Holiday Waste: 6 Million Tons of Trash to Landfills

Did you know that household waste increases by 25 percent between Thanksgiving and New Year’s Day? Learn where we waste most and how to curb holiday waste this year.

Between our regular household trash plus extra food and shopping waste, we send an additional million tons of waste to landfills every single week. That adds up to around six million tons of holiday waste by the end of the year.

My friend Jeff McIntire-Strasburg over at Sustainablog shared the graphic below on holiday waste, and I have to be honest here. It kind of rocked me. I knew that we wasted more during the holidays, but the scope across the whole U.S. is more than I could have imagined. Get some stats on our holiday waste below, and after the graphic check out some ideas on how we can curb those massive amounts of extra trash.

Holiday Waste: 6 Million Extra Tons to Landfills

The graphic breaks down holiday waste into a few different categories, so let’s look at each one. Let’s bust some holiday waste, y’all!

Holiday Waste: 6 Million Extra Tons to LandfillsPaper Waste, Ribbons, & Gifts

From gift wrap to greeting cards to shopping bags, we waste a ton of paper over the holidays. Actually, make that more like over four million tons. Here are some ideas to help reduce paper waste.

  • Don’t shop, make! Skip the shopping bags and disposable packaging and make some holiday gifts yourself. Check out this list of DIY holiday gifts for everyone on your list. You can also give experience gifts rather than material gifts.
  • Agree not to gift at all. According to the stats on that graphic, we spend around $800 million on holiday gifts, and nearly 60 percent of them end up unwanted. What if we agreed to skip the gift all together and just spend time with each other instead? We could save money and resources and maybe have a more meaningful holiday!
  • Skip the cards. Greeting cards are a lot of fun, but they’re also incredibly wasteful. Instead of a card, could you write your to and from right on your gift? If you end up with greeting cards from well-meaning family and friends, you can reuse them when the holidays are over.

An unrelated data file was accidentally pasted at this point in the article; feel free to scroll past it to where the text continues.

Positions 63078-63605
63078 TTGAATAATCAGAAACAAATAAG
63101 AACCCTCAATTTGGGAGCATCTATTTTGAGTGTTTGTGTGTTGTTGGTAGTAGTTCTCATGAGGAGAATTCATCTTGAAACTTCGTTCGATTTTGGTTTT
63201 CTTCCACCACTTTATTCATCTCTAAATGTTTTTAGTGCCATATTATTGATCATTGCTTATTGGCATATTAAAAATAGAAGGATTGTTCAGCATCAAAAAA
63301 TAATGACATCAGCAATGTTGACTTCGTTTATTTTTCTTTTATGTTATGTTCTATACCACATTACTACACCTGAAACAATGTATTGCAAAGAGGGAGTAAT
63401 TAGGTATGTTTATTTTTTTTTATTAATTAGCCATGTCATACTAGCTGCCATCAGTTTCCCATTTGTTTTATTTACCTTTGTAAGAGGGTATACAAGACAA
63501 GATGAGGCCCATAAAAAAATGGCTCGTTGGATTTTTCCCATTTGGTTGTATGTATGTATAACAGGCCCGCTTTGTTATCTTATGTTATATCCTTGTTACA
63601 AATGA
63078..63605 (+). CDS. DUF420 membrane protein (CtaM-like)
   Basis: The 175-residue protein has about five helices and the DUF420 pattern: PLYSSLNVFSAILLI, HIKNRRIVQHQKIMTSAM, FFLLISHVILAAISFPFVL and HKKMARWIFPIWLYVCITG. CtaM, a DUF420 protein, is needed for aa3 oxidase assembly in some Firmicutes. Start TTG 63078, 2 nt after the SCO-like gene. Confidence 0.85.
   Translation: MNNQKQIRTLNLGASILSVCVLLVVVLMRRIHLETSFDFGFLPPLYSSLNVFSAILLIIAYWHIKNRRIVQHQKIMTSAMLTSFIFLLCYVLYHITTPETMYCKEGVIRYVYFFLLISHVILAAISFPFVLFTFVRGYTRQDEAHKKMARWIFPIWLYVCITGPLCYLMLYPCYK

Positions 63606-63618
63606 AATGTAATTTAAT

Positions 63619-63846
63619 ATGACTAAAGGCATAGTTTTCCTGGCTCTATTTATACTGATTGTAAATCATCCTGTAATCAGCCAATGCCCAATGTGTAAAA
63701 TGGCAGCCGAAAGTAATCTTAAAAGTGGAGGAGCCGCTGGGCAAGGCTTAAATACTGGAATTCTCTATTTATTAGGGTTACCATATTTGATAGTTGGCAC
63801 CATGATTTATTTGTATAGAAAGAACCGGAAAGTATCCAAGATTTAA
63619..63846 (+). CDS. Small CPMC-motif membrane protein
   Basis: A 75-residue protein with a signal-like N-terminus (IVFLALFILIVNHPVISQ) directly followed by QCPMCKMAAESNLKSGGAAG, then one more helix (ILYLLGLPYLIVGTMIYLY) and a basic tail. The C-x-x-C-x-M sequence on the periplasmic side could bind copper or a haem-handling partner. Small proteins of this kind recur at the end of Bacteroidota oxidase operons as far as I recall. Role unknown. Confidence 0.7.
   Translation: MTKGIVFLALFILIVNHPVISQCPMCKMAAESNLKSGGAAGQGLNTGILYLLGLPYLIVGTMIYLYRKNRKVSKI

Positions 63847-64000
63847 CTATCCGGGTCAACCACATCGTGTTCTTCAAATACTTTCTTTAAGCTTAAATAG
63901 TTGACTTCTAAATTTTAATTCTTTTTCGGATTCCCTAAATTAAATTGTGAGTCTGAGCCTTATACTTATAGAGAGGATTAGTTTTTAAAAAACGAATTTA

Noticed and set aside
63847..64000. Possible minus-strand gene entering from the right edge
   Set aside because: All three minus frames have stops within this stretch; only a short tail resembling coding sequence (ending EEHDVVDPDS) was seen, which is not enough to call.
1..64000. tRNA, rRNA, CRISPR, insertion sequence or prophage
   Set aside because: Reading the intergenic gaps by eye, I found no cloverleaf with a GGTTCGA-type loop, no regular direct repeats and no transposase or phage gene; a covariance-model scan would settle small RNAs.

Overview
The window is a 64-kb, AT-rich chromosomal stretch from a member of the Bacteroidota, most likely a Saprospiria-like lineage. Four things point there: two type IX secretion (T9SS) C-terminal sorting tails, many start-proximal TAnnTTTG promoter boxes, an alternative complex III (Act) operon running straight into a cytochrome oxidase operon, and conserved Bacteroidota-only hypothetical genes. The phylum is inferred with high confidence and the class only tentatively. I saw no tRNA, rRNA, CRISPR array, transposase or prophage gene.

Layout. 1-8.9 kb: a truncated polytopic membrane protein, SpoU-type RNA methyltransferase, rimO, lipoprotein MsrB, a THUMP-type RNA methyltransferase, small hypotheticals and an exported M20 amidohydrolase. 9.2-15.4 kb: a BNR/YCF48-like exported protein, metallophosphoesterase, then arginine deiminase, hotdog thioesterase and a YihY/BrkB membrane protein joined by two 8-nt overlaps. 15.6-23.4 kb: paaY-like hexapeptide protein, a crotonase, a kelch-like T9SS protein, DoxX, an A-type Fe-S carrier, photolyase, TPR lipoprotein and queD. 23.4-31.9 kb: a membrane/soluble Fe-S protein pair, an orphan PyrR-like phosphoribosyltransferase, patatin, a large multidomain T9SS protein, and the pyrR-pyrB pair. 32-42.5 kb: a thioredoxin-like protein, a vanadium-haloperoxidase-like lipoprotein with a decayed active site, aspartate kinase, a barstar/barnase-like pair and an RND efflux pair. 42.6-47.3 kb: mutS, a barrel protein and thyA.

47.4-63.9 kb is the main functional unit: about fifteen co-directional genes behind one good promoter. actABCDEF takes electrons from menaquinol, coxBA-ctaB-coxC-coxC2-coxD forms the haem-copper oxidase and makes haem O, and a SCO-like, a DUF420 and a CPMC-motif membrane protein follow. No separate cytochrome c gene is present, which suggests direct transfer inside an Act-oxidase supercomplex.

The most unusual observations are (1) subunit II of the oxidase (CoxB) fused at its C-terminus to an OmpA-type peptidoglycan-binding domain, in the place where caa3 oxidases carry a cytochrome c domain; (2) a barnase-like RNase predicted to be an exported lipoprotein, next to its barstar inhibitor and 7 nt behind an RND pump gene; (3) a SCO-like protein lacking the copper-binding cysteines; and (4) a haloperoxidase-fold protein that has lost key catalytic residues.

• Rethink gift wrap. Instead of disposable paper, try one of these reusable alternatives to conventional gift wrap.
  • Skip the ribbons. I love a ribbon as much as anyone, but they have such a short life. When you receive ribbons on your gifts, stash them away to reuse in craft projects or future gift wrapping of your own.

Holiday Waste: 6 Million Extra Tons to LandfillsChristmas Trees

I am not going to tell you to forgo your Christmas tree this year. But you can make sure that your tree doesn’t contribute to holiday waste by keeping it out of the landfill.

  • Choose a potted tree. A smaller, potted tree can be just as festive as a cut tree. You can plant it yourself or donate it to a local tree-planting group.
  • Compost that tree. It might take some extra effort, but composting your tree can make a big difference. You don’t have to necessarily bust out the chain saw and cut your tree into compostable pieces (though if you do, high five!). Find a local composting service to pick it up.
  • A forever tree? Maybe. My husband and I got a hand-me-down plastic tree that we used for years. Plastic trees definitely have their merit. You store and reuse them from year to year, which means less waste. Artificial trees are often made from PVC, which off-gasses toxic chemicals into your home. If you do go with an artificial tree, make sure you choose one that’s nontoxic.

Holiday Waste: 6 Million Extra Tons to LandfillsFossil Fuels and Batteries

Those holiday parties, Christmas lights, and all of that cooking means using more electricity during the holidays. Try some of these tips to reduce your power bill and greenhouse gas emissions this year.

  • Christmas lights. Send those old school Christmas lights to the recycling center, and go with efficient LED lights. You can also save energy by using fewer lights and unplugging when you’re not enjoying them.
  • Batteries. When you’re choosing holiday gifts, skip the ones that require batteries unless you are certain that your recipient really wants them. As a mom to a toddler, I can tell you that I’m grateful for any gift that doesn’t light up, play music, or talk. If you do find the perfect gift that requires batteries, a set of rechargeable batteries makes a nice little stocking stuffer to go with.